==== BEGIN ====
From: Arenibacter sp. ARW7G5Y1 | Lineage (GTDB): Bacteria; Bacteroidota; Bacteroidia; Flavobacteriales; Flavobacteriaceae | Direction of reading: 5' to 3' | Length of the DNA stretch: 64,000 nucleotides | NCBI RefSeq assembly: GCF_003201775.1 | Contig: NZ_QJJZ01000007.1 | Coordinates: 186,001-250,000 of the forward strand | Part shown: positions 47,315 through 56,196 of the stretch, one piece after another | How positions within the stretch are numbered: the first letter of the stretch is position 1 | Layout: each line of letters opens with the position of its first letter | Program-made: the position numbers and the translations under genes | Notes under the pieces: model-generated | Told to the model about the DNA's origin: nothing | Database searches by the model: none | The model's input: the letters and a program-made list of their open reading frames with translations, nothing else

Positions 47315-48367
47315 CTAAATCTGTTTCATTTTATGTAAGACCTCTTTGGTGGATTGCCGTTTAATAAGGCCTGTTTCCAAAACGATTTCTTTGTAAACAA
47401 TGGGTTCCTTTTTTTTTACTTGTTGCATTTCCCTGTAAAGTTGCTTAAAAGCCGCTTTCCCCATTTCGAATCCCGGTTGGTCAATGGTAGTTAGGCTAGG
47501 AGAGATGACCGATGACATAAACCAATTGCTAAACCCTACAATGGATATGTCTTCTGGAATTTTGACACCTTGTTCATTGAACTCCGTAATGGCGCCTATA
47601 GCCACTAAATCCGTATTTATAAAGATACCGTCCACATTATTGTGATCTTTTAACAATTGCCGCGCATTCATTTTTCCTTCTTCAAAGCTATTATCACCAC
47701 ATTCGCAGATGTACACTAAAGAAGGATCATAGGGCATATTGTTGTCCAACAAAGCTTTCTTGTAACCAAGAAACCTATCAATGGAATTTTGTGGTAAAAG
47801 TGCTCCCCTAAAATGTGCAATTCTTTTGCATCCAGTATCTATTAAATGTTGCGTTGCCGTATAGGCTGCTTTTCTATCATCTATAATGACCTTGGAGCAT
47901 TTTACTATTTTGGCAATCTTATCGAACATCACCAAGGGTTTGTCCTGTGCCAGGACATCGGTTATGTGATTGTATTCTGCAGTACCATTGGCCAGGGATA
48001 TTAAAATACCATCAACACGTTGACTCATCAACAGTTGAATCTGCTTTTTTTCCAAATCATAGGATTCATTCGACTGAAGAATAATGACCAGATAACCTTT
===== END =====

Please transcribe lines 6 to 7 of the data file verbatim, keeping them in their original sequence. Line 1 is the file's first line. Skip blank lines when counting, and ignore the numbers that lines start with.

47601 GCCACTAAATCCGTATTTATAAAGATACCGTCCACATTATTGTGATCTTTTAACAATTGCCGCGCATTCATTTTTCCTTCTTCAAAGCTATTATCACCAC
47701 ATTCGCAGATGTACACTAAAGAAGGATCATAGGGCATATTGTTGTCCAACAAAGCTTTCTTGTAACCAAGAAACCTATCAATGGAATTTTGTGGTAAAAG